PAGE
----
However, there are still some myths related to cavities – both among children and adults. Let us debunk some of these myths today so that we all have a solid understanding of preventative measures, risk factors, and treatment options.

 

Here are some of the most common misconceptions about cavities:

 

#01. Cavities are a childhood problem.

This is one of the most popular cavity myths all around the world. Many adults believe that cavities occur during childhood and that it something that they can leave behind when they get older. However, that is not the case. In reality, more adults tend to have more cavities than children.

 

#02. Once you get a tooth filling, it will not be affected by cavities anymore.

Again, this is FALSE. The filling process involves the decay being removed by the dentist, then filling in the cavity. When the decay has been removed and replaced, most people think that they do not have to worry about that tooth anymore. While decay at that particular spot is stopped after the treatment, it is still a must to maintain good oral hygiene. The rest of your teeth can still develop cavities, and it can also develop decay around or next to the filling. Remember, fillings do not give us a free pass to neglect our oral health.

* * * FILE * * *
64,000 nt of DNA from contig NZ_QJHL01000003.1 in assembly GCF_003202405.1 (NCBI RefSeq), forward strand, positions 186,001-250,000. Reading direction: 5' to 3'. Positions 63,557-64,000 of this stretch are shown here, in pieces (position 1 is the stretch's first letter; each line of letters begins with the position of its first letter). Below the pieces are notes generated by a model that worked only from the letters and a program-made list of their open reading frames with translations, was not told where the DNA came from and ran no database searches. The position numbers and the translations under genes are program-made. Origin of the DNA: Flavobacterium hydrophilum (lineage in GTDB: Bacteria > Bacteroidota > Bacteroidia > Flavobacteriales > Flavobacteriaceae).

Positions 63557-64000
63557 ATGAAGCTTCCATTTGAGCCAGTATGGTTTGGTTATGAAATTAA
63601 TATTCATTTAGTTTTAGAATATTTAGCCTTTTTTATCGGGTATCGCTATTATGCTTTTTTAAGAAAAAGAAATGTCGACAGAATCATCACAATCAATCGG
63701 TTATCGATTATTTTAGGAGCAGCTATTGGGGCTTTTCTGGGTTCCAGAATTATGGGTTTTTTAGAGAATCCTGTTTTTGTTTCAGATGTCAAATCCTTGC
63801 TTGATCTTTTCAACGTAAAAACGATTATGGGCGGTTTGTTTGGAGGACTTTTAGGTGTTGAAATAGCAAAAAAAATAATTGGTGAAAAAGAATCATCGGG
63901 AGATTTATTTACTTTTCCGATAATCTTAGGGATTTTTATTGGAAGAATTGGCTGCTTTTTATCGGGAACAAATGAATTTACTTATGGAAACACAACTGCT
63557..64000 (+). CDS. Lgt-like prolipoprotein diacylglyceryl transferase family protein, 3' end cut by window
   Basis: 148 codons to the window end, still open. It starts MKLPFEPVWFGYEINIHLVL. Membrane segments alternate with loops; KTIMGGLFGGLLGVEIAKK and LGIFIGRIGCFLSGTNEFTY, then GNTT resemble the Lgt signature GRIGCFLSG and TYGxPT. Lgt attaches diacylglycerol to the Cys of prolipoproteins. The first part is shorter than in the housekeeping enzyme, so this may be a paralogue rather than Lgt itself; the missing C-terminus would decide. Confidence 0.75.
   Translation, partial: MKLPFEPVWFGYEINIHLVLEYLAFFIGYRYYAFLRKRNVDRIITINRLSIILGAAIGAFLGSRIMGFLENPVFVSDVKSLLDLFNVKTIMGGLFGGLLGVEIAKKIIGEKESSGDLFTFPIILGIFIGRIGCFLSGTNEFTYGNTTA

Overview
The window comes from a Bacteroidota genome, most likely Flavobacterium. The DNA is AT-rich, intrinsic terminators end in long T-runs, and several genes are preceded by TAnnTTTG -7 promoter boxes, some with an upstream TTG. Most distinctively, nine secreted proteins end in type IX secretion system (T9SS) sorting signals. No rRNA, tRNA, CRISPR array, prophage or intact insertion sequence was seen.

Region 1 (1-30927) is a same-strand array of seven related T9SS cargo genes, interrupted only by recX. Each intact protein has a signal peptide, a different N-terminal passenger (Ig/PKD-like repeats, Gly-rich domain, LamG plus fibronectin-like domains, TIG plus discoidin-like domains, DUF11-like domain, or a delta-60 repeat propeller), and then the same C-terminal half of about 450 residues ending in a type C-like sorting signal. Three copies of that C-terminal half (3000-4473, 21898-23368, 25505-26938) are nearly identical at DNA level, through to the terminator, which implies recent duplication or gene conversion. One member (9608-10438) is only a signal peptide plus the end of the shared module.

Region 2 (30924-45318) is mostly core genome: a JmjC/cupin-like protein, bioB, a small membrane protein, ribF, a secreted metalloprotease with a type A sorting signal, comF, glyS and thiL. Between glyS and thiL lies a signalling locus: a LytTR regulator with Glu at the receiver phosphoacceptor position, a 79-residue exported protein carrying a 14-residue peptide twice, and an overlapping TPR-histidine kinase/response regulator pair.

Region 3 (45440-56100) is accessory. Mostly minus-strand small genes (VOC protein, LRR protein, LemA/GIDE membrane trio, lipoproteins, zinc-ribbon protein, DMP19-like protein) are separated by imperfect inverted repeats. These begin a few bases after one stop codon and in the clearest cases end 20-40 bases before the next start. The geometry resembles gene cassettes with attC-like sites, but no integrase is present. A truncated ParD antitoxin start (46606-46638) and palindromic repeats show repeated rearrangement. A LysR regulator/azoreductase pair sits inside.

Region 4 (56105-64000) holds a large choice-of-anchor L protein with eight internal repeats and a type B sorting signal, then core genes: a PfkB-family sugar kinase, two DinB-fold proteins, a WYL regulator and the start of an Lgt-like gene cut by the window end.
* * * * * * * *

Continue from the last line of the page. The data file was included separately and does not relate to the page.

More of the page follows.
#03. If your teeth are sensitive, you have a cavity.

Tooth sensitivity can be caused be several culprits – not just decay. For instance, gum recession is a condition that results in exposed roots of the teeth, and it is a major cause of sensitivity. Worn enamel can also lead to teeth sensitivity, and this is often caused by aggressive brushing or bruxism (grinding of the teeth).

 

#04. Gaps in teeth are a risk factor for tooth decay.

This myth most likely originated from the concept that flossing is important because it is able to get to the hard-to-reach areas between our teeth. As true as that may be, gaps in the teeth are not a risk factor for decay. Large gaps, in fact, make flossing and brushing between those teeth easier!

 

#05. Sugar is the only cause of tooth decay.

Many people also believe that if they avoid drinking soda or eating sugar candy, they will not develop cavities. While sugar is a major culprit behind tooth decay, it is NOT the only one. Plaque, a sticky film, is always forming on the teeth. When you eat sugar or carbohydrates (potatoes, rice, fruits, bread), the plaque feeds on it. It then produces acid, which eats away at the teeth, leading to decay.

 

Learn more about cavity prevention and tooth decay; contact us today and set up an appointment with one of our trusted dental professionals.